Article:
Let’s get real, together.

After all, if I am asking you to open your home up to a complete stranger that is going to be part of your family that day, it is only fair I practice a little openness and vulnerability here with you.

I walk my everyday life with my loves, Derek, Elliotte and Janie (our girls), and Kona (our schoodle pup).

We call North Vancouver home and live in a well-loved, well-patina’d century-old house. Tidy is an 8-ball we are constantly chasing. One should always beware of doggy doo doos in the yard. The garage is a tripping hazard, and if you fall, you will likely meet a bike or an expired car seat on the way down.

I am a work in progress.

I fluctuate between a mother, wife, daughter, photographer, child-activity chauffeur, and community/school volunteer. There are always challenges, no matter what hat(s) I wear. One glory moment can be very quickly clouded by a parenting fail. On busier days, shit hits the fan several times, and many, many things slip through the cracks. Some days, there is even ugly crying. Nevertheless, I learn from these experiences. I am who I am because of all these roles, and I will continue to be changed by them. Life isn’t perfect but I whole-heartedly believe real is better than perfect. It prevents us from chasing after benchmarks we may never reach or beating ourselves up because we cannot achieve perfection.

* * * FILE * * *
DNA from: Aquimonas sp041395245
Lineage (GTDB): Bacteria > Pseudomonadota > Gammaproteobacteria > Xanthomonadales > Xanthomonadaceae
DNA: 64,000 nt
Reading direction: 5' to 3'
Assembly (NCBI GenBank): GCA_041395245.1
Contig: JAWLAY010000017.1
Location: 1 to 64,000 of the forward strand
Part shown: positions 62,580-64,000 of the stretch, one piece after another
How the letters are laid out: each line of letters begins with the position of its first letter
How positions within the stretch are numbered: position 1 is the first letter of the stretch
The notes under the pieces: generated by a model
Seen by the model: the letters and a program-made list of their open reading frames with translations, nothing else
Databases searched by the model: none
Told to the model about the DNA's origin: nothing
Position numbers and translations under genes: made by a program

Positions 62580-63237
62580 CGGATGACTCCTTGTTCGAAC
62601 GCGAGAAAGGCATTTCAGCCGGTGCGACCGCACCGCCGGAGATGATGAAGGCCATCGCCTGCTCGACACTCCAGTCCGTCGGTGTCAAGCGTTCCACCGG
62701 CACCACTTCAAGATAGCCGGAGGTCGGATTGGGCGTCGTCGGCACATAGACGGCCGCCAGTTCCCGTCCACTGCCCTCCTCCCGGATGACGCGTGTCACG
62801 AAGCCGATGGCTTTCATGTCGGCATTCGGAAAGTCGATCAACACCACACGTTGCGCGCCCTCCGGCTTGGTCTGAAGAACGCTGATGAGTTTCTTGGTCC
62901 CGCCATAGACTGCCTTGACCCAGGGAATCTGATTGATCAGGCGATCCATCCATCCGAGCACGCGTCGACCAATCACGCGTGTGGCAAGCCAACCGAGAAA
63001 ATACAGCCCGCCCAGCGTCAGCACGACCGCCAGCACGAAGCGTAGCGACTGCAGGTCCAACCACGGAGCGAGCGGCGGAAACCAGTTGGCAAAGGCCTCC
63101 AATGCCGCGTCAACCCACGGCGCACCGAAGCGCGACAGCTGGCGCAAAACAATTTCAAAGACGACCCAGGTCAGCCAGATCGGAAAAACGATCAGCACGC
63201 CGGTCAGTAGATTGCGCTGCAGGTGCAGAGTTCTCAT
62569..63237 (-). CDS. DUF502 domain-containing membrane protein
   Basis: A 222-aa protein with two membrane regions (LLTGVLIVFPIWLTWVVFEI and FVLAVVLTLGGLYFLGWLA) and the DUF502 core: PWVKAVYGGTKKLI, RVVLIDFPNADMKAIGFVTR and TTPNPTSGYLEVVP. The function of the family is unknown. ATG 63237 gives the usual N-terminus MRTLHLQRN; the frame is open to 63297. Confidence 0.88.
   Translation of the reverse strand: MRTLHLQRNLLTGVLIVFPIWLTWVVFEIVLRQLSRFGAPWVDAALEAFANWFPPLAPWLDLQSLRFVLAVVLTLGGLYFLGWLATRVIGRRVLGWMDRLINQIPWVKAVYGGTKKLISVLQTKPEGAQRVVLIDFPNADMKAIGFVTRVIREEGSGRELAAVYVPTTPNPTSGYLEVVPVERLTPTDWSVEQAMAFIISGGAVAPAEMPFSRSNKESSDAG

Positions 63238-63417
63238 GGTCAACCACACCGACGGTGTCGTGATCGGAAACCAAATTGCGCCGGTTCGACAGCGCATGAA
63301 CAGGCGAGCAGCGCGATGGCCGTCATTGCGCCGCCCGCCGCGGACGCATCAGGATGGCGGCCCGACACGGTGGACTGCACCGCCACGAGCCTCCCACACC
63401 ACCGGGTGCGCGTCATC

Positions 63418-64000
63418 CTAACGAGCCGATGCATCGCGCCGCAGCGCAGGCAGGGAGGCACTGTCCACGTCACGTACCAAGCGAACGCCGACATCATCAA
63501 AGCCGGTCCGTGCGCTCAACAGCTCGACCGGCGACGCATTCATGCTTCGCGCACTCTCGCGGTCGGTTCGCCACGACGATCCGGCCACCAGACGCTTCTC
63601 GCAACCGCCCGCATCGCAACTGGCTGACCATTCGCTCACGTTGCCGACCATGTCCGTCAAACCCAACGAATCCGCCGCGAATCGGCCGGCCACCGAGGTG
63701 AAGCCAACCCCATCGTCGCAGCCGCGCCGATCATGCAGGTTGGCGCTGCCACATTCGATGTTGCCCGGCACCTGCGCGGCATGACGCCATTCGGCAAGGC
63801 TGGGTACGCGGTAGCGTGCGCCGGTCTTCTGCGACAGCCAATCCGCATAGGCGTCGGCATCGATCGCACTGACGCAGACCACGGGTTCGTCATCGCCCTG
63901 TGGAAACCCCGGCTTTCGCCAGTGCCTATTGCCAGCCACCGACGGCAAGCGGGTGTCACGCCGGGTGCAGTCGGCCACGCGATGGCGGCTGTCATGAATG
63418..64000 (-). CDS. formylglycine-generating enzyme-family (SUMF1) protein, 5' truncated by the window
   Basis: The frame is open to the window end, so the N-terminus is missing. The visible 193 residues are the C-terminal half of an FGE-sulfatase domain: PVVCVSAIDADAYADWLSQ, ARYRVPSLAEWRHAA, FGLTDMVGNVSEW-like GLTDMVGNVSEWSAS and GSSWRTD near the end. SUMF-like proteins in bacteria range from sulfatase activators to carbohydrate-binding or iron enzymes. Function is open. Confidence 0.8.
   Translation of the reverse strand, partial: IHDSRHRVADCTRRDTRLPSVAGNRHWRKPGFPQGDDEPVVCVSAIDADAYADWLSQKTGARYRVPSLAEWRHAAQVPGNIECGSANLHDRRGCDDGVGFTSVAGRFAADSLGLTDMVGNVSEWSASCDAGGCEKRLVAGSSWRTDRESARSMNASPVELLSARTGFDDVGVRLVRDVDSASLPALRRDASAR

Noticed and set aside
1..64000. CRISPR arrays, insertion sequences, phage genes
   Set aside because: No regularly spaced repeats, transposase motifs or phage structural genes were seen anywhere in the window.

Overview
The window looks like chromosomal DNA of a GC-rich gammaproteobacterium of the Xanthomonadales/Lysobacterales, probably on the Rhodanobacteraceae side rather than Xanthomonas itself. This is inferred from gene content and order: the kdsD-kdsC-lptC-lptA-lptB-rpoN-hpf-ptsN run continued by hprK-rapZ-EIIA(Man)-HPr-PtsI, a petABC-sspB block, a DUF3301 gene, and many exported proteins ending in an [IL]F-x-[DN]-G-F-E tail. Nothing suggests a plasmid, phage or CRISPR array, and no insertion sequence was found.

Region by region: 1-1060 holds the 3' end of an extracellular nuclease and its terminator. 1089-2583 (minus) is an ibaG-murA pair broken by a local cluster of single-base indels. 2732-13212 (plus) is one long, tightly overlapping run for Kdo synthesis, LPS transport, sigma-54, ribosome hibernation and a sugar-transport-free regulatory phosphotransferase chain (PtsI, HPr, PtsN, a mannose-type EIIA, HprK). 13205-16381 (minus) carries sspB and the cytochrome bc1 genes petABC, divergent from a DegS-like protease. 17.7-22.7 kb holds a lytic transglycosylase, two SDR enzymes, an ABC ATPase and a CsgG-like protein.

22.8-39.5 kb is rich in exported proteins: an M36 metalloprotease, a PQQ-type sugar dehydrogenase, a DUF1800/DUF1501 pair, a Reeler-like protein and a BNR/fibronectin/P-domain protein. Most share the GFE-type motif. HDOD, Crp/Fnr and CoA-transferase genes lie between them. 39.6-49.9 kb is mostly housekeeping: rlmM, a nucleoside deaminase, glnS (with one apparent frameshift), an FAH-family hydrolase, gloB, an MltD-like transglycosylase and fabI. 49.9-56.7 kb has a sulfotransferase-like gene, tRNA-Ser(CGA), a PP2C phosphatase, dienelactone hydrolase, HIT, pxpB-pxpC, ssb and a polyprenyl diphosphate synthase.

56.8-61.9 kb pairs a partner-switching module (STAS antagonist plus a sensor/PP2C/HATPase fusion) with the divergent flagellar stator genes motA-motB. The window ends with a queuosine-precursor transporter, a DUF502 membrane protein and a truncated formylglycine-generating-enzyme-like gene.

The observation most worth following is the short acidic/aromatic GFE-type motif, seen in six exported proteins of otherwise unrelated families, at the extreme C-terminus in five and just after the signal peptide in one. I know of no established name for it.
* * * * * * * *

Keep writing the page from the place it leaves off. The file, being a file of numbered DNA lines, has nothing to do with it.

Our days may not be perfect but they are made rich by our experience of it together, good and bad, and everything in-between.

I photograph connection and humanity within moments.

Human connection is a big WHY in my life. Experiencing human connections makes me feel like I am part of something, that I am contributing to this earth in some way, and not merely living in. I want to show my girls the benefit of this communion, and how having a kind heart and open mind will allow them to receive little bits of magic in their lives through connection with others.

Humanity is not discriminating. It embodies all characteristics and by photographing life to reflect that, it helps normalize our perception of what family time looks like. Family life should not be just sunlit happy moments. Remembering our days through this set of rose-coloured glasses filters out moments that really represent what we do for our children: the juggling, the comforting, the continuous caring, despite the meltdowns.

We cannot stop time and we cannot stop change. Photography is my way of defying it a little. Before I know it, my little girl will stop crying about how much she hates school mornings because all she wants is to stay in bed, cuddling me. So I click on and build my day in the life family legacy, one mundane moment at a time. 

I get in the frame too, every so often.

I am trying to practice what I preach. I photograph my imperfect life, and I set aside a yearly budget to have my own Day in the life chronicled because I do not want to forget. Let’s talk if holding on to these honest moments is also important to you.